11:45

Cathy Peattie: One of this year's key objectives is to raise awareness of the multiple discrimination that people with disabilities face. How is that being addressed? What changes would you like to result from the year's activities?

Stuart Duffin: In general terms, I would like the disability agenda's becoming a firm part of the community planning agenda being a key outcome of the year, which would give the agenda a sense of longevity. There must also be engagement with local groups. The best way to embed any idea or policy change is to get people talking about it, regardless of the medium. It is very positive that we are beginning to talk about the issue this year.

James O'Rourke: I have a multidisabled, visually impaired boy and I would say that there is more awareness in this area now. In particular, a lot of good work is being done with visually impaired people with multiple disabilities through the Royal National Institute for the Blind in Scotland.

Cathy Peattie: I am interested in your opinion on the suitability of any key messages to do with awareness raising that should be conveyed over the year. Which are the important issues to raise, and how do we do that?

Robert Mooney: The most important issues are employment, education and integration. Forums such as the committee are important. The matter is about getting together with different organisations, including national Government, local authorities and voluntary organisations. We should use this year in particular to get together and talk.

Stuart Duffin: I agree. I add that one of the key messages that needs to be conveyed from the business community's point of view is the message about developing potential. That is about reducing employee turnover and instilling the attitude that people with disabilities are good employees. Keeping good employees is key to the economics of business these days. The corporate social responsibility agenda is also about enhancing industry's corporate reputation, which is a key element that we could achieve this year. The type of business that we want to see in Scotland will determine the sustainability of our economy.

James O'Rourke: I agree with that. We must ensure that consumers and businesses realise that disabled people are good employees and that they can work, provided that facilities exist for them, which does not always mean paying a lot to enable access or to change things around to make it possible for people to work in a certain environment.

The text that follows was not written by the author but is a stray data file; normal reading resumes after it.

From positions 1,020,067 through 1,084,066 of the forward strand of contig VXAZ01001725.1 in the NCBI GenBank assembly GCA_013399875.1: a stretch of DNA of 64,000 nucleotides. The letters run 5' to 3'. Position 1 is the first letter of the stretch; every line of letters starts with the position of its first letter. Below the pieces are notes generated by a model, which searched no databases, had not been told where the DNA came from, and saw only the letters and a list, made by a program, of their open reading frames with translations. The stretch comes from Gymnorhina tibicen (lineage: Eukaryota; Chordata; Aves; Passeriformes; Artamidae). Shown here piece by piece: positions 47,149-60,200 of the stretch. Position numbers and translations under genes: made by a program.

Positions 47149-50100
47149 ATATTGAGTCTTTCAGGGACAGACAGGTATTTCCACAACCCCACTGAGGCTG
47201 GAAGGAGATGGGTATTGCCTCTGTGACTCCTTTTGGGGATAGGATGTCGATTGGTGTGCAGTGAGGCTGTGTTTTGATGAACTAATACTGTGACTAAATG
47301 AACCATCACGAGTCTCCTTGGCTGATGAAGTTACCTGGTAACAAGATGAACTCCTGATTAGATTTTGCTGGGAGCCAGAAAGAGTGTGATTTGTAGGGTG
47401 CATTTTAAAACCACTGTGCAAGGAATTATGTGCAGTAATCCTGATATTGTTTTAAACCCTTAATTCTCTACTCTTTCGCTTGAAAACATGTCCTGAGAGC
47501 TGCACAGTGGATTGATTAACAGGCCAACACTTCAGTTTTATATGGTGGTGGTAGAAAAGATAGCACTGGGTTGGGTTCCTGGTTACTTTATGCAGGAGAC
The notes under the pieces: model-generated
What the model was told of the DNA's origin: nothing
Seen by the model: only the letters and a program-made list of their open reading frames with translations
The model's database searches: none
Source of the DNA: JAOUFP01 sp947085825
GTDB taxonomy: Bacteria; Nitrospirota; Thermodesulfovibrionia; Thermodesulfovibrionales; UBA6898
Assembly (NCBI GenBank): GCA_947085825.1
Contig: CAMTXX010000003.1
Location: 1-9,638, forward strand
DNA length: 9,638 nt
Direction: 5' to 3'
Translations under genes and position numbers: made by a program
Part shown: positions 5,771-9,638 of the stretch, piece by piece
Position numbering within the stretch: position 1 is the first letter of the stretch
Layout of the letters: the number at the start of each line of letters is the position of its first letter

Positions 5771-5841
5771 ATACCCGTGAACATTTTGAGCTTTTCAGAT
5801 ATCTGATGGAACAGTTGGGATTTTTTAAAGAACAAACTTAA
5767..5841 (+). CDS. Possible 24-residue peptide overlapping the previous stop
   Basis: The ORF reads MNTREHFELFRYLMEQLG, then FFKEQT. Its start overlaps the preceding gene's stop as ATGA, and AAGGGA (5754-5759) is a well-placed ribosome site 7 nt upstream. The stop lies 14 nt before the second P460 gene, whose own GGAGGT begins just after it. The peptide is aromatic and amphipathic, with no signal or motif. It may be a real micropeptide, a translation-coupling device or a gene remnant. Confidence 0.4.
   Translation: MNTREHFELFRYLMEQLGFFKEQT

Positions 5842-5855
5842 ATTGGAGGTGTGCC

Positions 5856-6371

Cathy Peattie: The Madrid declaration recommends that local authorities have draft plans of action on disability and that they work with representatives of local organisations to help to develop those plans and find ways forward. Do you feel that local authorities are able to engage with organisations and individuals with an interest in disability?

Stuart Duffin: That goes back to the point about being more heavily involved in the community planning process and having disability as a key agenda item for the modernisation of local government. Local authorities are beginning to consider area co-ordination teams and to develop joint centres, such as for health and Jobcentre Plus, to create an integrated, connected approach. That is key.

Cathy Peattie: How do you ensure that local authorities are not just paying lip service to an idea? Sometimes people have wonderful plans relating to disability, but the voices of people with disabilities have not been heard in the making of those plans. Local authorities have sometimes been guilty of that. I would be interested in what James or Robert think about ensuring that their voices are heard.

James O'Rourke: You are probably right. Local authorities throughout Scotland are going up hills and down dales as far as disability is concerned. I have been asked by the organisation that I am representing today to become involved in two local authority task groups on the visually impaired. One is making significant progress, whereas the other seems to be bogged down. People tell me that there are no services at all in some areas; when they ask why, they are told that it is all down to money.

Robert Mooney: Local authorities are striving to improve their relationships with voluntary organisations, and there are one or two good initiatives. However, I feel strongly that the way forward for local authorities in disability awareness is for them to employ more disabled people.

Cathy Peattie: Absolutely.

Mr Paterson: How will we know whether the European year of disabled people has fulfilled its aims?